Just Before Dawn – An Army at Dawn Review

If you’re in the market for a death metal album that approximates the very specific sensation of being turned into a bloody pancake by an unstoppable tank division, here it is, folks. An Army at Dawn is the 4th platter of war-themed splatter from Just Before Dawn, and as on their prior battle primers, they target a sound halfway between the bulldozing punch of Bolt Thrower and the doomy, dreary war-death of Hail of Bullets. That means a whole lot of huge riffs to crush you like heavy machinery and melancholy, gloomy/doomy moods that hang over the landscape like mustard gas in no man’s land. Powered by riff-master Anders Biazzi’s (Gods Forsaken, ex-Blood Mortized) keen ear for brain-pulping guitar work, Just Before Dawn always deliver the hellish goods, demonstrating a mastery of this kind of doomy death. An Army at Dawn is no exception, offering the listener more weighty, riffy, war-themed ugliness exploring man’s brutality toward his fellow man.

First things first, I’d like to commend the band for showing how an album intro should be done. The guitar-work is melancholic and wistful, getting your attention and creating atmosphere, and then out of nowhere you get pasted with a nuclear howitzer as “Path of Armor – to the Last Tiger” roars to life. The classic Bolt Thrower riffing is in full effect and used to wantonly pummel, pulverize and harass your flanks, and it works just like it always has because you really feel those jackhammer RIFFS. Since Just Before Dawn enjoy the revolving door approach to vocalists, Ralf Hauber of Revel in Flesh leads this initial assault and does ugly, ghastly work. This is the kind of song I look to the band for and I’m a fan. “The Guns at Last Light” is the same kind of industrial wargrinder, spewing black smoke as it’s propelled by massive riffs and a despairing vibe that recalls the works of 1914.

Other top moments include the epic-sized “Dance of Katyusha” where enormous riffing and dark, depressive moods perform a weird mating ritual as wild solos break through the lines at unexpected intervals. “The Atlantic Wall” is another big moment – heavy, doomy and relentless in its tank-like rumbling and juggernaut riffwork. While there are no bad cuts, not every song flattens me with a 2-ton warhammer. “Unless Victory Comes” and “With Everything We Have” are typical Just Before Dawn fare and though they work and don’t disrupt the album’s multi-pronged offensive, they don’t do a lot to stand out on their own and the riffs are bit less impactful and more chuggy. At 52 minutes, the album feels about the right length, but one of two cuts could stand being trimmed to make for a leaner, meaner spin.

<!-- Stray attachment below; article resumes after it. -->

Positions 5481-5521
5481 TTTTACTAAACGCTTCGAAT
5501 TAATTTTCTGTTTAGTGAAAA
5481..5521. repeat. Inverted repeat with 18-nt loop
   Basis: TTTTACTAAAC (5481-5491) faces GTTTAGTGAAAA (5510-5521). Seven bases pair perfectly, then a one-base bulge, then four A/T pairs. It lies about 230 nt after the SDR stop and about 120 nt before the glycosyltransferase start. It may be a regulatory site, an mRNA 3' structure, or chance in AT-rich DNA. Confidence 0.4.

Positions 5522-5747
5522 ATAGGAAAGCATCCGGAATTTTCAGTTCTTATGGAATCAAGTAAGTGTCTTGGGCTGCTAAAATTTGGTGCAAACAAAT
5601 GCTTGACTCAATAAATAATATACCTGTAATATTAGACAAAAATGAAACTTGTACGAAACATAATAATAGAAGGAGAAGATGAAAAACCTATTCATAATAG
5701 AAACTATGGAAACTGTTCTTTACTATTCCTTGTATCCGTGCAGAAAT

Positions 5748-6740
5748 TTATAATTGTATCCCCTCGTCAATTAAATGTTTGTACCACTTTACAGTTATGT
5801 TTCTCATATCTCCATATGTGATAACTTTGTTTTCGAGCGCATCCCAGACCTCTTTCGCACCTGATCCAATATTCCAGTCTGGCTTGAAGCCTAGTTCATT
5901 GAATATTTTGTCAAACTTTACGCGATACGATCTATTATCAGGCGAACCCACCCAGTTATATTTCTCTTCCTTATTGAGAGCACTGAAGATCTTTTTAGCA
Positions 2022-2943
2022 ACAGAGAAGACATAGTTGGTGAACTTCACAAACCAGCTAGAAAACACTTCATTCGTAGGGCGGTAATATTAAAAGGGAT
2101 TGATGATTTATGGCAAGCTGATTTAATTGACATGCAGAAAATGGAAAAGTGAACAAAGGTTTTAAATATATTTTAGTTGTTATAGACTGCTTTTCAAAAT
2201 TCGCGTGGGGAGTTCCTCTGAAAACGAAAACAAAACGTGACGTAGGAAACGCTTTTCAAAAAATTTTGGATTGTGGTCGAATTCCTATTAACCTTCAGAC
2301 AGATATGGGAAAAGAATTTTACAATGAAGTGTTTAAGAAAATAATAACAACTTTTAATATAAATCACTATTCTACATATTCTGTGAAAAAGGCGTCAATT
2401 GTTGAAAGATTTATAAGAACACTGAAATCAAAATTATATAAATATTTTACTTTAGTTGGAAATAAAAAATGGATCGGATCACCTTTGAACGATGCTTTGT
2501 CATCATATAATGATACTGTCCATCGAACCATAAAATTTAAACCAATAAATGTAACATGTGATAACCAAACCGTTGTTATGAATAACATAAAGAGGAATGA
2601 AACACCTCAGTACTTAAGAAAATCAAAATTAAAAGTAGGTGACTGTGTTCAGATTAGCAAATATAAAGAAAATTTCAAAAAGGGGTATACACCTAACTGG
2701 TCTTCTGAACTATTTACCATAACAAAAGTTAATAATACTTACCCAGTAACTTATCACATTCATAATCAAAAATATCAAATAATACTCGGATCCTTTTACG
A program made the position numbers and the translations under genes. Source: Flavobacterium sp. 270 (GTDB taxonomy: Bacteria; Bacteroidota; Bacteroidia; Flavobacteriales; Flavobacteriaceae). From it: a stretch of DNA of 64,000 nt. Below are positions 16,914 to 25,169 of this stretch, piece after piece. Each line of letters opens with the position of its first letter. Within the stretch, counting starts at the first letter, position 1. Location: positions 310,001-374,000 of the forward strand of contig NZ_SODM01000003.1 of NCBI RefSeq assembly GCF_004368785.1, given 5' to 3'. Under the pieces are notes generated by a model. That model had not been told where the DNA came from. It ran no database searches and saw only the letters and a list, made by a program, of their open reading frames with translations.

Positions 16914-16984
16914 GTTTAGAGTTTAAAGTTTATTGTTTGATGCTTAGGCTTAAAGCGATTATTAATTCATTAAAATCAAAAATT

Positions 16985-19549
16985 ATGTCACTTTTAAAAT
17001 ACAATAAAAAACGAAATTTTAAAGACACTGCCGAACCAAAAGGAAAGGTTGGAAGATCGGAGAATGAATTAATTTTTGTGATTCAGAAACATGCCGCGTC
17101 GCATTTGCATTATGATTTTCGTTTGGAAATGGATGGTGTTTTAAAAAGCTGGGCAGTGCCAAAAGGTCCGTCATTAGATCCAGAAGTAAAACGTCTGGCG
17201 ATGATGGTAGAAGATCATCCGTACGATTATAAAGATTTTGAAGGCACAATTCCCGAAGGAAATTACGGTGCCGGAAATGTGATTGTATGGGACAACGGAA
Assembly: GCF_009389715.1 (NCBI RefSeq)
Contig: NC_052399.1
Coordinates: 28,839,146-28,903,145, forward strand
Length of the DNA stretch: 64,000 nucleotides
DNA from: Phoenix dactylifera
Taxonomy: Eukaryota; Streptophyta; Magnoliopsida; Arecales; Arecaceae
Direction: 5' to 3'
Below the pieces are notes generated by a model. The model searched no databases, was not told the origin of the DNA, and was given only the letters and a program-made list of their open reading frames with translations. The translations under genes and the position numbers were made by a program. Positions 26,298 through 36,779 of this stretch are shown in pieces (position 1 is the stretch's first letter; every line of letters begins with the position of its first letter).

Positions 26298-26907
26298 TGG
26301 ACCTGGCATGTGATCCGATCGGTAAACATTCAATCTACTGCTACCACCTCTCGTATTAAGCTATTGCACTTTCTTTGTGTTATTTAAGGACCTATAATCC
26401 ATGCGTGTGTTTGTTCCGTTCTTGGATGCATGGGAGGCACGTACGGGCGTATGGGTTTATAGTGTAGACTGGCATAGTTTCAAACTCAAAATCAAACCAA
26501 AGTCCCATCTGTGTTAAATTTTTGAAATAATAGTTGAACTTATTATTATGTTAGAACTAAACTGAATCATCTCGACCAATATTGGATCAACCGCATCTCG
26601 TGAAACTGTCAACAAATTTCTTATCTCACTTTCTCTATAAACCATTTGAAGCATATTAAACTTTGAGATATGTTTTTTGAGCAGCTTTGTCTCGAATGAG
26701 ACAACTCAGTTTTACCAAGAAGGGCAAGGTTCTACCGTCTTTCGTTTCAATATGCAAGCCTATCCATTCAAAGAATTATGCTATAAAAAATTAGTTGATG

Since Mr. Biazzi is a skilled riff crafter, much of the material works because of those Bolt Thrower-esque leads that smash through everything in their path. This album feels a little slower than the the last few outings, with a greater push into harrowing doom death on multiple tracks. It works and gives the material that bleak and ominous overtone last heard on the debut, which is ideal for the subject matter. Biazzi and Gustav Myrin (Gods Forsaken, ex-Blood Mortized) once again show they can deliver a collection of ear-wormy guitar lines and develop some rich atmosphere in the process. This is about as guitar-driven of a death platter as you’ll find and the blend of doomy and driving riffs works well. Using a different vocalist on almost every track is a band trademark and I’m always surprised it works, but it does once again. I’m most partial to Hauber and Mattias Parkkila (Malfeitor, ex-Blood Mortized), but everyone does a fine job of bellowing and roaring over the fog of war.

You know what to expect on a Just Before Dawn album and An Army at Dawn gives it to you in spades, wrapped in a lovely brass casing. We don’t have Bolt Thower to kick around anymore, but these grizzled vets are happy to sell you the military grade black market goods at competitive prices. War is still Hell, but check this out if you need more bloodshed, blast radius, and Battlestar Galactica in your safe, sedentary life. Dawn waits for no man.

Rating: 3.0/5.0
DR: 8 | Format Reviewed: 320 kbps mp3
Label: Raw Skull Recordz
Websites: justbeforedawn1.bandcamp.com | facebook.com/justbeforedawntheycame
Releases Worldwide: September 25th, 2020

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